The Violence of Two Words

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At the Assizes in Salisbury in 1631, a prisoner threw a brickbat at the judge, and it narrowly missed. The judicial response to this contempt of court was gruesome and can be described as judicial murder. What exactly did the prisoner do? The Shorter OED defines “brickbat” this way: “a piece of brick, esp. one used as a missile; fig. an uncomplimentary remark.” (I recognize of course that looking into a twenty-first century dictionary does not do much to determine the usage of a seventeeth-century word, especially when as here the word was not even in English but in Law French. But I digress.)

As violent and harsh as the judicial response was, it still appears different based on how we resolve what might seem from our vantage point to be a verbal ambiguity. Was the prisoner executed for attempted murder? Or was the prisoner executed for an oral retort?

I thought of that ambiguity this morning when I was looking up the word potshot. It seemed like the right word for a sentence, but I wasn’t certain, so I went checking. The Shorter OED gives three senses. The first was hunting for food (a shot for the pot), which meant one didn’t have to follow the rules of the sport. The second is a random shot (and here “shot” is still in a literal sense, a shot with a firearm or perhaps a bow), “esp. unexpectedly or without giving any chance for self-defense.” The third sense is “a piece of esp. random or opportunistic criticism.” This third sense, I hasten to add, is how I was using the word.

It’s interesting to think about how these three senses might have been related. We can speculate about the historical progression. It’s easy to see how the usage in this second sense might develop out of the first: the first combines a positive (for food) with a negative (not according to rules or norms); in the second sense the particularity of the positive is falling away (random, not just for food) but the negative aspect is still there (not according to rules or norms, maybe softened now to conventions and expectations). And once the second sense is there, it’s easy to see how you would get the third, metaphorical sense. The metaphor would be quite different if it was closely tied to sense one (i.e., if sense two had never developed and the jump had been from one to three).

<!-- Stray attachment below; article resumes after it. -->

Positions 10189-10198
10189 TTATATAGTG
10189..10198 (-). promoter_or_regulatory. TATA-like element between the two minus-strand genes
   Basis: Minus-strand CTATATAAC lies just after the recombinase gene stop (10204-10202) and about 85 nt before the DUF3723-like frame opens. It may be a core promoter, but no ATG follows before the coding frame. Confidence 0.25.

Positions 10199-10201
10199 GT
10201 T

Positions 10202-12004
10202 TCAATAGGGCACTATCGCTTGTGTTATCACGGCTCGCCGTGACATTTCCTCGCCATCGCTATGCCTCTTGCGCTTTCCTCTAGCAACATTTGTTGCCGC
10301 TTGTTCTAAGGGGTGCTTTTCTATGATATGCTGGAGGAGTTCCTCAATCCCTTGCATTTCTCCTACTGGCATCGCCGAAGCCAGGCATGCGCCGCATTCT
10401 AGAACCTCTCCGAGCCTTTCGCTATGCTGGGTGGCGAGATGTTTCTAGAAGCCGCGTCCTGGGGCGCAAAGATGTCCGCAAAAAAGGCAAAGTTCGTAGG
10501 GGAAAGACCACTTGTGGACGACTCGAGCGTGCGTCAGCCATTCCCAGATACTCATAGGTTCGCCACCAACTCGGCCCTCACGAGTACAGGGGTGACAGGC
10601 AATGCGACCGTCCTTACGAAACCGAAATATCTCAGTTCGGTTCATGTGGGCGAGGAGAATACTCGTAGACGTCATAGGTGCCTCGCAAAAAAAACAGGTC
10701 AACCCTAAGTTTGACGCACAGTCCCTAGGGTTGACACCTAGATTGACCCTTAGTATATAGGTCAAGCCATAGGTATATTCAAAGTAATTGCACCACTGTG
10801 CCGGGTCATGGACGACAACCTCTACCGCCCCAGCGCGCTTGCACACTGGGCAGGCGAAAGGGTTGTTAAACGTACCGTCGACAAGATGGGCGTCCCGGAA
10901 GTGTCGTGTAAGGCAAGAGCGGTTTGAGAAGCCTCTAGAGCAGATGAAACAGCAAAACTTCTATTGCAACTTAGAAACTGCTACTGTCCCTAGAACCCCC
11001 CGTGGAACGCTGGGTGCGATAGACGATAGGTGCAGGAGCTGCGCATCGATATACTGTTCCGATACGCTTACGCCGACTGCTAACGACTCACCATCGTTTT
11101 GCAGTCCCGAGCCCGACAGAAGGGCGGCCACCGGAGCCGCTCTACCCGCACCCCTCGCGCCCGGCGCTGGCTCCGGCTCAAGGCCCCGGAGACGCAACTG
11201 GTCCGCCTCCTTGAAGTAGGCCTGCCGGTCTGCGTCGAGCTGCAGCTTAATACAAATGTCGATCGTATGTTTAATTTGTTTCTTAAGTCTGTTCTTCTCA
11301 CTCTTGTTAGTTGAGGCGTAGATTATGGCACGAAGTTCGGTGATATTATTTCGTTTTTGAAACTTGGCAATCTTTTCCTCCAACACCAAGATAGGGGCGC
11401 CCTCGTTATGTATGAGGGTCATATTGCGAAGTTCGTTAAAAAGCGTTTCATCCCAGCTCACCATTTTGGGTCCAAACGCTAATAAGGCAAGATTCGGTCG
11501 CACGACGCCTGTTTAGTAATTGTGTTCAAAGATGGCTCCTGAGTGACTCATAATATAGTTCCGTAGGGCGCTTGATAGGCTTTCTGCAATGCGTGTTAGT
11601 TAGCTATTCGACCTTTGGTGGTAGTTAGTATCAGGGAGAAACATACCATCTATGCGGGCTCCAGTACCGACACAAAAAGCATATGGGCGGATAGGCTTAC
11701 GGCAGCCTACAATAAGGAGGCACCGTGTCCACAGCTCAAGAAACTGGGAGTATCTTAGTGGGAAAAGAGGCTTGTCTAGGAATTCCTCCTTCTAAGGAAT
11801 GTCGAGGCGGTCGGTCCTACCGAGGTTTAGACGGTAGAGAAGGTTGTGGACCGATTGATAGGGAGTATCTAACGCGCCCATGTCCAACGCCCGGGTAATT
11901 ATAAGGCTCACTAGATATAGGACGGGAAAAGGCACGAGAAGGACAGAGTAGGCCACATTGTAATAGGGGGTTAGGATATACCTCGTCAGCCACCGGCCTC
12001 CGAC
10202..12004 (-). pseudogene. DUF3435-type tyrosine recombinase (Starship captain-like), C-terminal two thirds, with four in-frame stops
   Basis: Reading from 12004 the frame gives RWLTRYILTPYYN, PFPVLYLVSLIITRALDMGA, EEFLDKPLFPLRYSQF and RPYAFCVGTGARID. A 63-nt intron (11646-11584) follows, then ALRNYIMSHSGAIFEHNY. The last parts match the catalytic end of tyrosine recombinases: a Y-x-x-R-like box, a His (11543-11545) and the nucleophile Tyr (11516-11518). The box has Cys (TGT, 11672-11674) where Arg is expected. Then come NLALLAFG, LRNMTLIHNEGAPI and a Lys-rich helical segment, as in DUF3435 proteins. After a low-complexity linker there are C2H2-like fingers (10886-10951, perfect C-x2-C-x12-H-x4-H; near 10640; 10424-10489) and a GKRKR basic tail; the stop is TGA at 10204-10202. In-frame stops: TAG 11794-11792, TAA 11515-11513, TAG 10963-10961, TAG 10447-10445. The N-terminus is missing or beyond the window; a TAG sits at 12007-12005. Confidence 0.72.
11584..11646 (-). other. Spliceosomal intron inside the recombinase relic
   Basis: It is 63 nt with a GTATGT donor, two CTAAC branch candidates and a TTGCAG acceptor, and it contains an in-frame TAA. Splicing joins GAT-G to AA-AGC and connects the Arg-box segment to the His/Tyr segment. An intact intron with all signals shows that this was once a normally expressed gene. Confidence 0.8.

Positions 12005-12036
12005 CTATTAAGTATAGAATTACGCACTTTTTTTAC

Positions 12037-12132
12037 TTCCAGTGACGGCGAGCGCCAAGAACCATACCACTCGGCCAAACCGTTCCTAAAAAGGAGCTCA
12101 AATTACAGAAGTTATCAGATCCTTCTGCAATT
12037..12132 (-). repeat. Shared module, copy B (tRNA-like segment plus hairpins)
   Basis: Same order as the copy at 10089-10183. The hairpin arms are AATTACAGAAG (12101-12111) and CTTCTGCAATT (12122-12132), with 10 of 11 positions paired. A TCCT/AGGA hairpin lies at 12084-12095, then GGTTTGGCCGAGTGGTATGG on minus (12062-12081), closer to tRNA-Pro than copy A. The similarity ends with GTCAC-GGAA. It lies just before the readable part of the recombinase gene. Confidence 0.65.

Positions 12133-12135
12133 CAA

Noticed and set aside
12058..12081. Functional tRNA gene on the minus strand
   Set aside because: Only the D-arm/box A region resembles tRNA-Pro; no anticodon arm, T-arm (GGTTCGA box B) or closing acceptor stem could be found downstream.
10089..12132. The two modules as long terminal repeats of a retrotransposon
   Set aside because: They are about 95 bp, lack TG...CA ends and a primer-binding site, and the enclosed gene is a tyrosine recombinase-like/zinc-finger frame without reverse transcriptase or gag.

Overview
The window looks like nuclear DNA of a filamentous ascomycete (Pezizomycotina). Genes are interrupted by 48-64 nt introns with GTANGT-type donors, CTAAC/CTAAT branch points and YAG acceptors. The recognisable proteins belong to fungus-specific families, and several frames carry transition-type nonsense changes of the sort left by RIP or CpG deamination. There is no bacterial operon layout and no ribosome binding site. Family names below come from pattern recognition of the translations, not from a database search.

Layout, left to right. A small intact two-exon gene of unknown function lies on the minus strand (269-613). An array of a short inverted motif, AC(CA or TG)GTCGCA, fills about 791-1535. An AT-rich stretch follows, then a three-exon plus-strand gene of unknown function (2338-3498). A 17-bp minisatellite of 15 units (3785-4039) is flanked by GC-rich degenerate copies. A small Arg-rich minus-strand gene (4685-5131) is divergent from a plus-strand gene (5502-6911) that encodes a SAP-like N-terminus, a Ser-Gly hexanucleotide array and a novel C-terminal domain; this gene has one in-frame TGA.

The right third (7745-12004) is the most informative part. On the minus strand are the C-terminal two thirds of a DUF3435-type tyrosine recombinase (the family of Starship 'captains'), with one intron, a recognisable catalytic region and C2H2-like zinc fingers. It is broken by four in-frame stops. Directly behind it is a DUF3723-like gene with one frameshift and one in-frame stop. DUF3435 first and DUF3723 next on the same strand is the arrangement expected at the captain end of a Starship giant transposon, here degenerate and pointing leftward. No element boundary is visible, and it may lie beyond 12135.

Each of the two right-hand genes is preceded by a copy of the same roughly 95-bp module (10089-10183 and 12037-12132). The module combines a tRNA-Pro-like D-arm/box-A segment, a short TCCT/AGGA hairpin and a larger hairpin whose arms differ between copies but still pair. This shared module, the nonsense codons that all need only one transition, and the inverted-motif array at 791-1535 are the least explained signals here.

What is the point? It’s the importance of context. Nothing about the word brickbat tells you what the prisoner did in the summer of 1631 in Salisbury. Nothing about the word potshot tells you, in 2021, whether someone is using the word metaphorically of a critic or unmetaphorically of a sniper. (Context, context, context is a point on my mind, because today I am working on edits to The Mischief Rule.)

But let me push the point slightly further. If we have an account of two people who are, in 2021, going hunting, and the literary text is full of words that are connected to hunting, firearms, etc., and then the text says that one of them “took a potshot at their friend Bill,” was the shot literal or metaphorical? I think the probability of it being a metaphorical shot is almost 100 per cent. For an American English text in 2021, unless it is written coyly (with the reader expected to think one thing is happening, perhaps until the denouement of the story, while really something else is happening), the burden would overwhelmingly be on the author to clarify that she means a literal potshot. The expectation that a potshot at a person will be metaphorical is very, very strong. And that is so without any regard to syntax. And without any regard for whether the text has a profusion of vocabulary that fit the more literal senses.

In other words, context matters, but (in this instance) what is needed as context is not the appearance or prevalence of words in a certain semantic field, or even a knowledge of what activity the characters are involved in. Instead I’m suggesting that for a human target of a potshot we have now almost a kind of clear statement rule, one that has developed without any sharp moment of promulgation. My last speculation: it may be that potshot seems slightly playful, not quite serious, and so we attach it to verbal aggression instead of physical aggression. Perhaps that is because of its rhyme (which might then be tied into shifting cultural perceptions of the significance of rhyme, given twentieth-century changes in poetic form). But that is now speculation on top of speculation.


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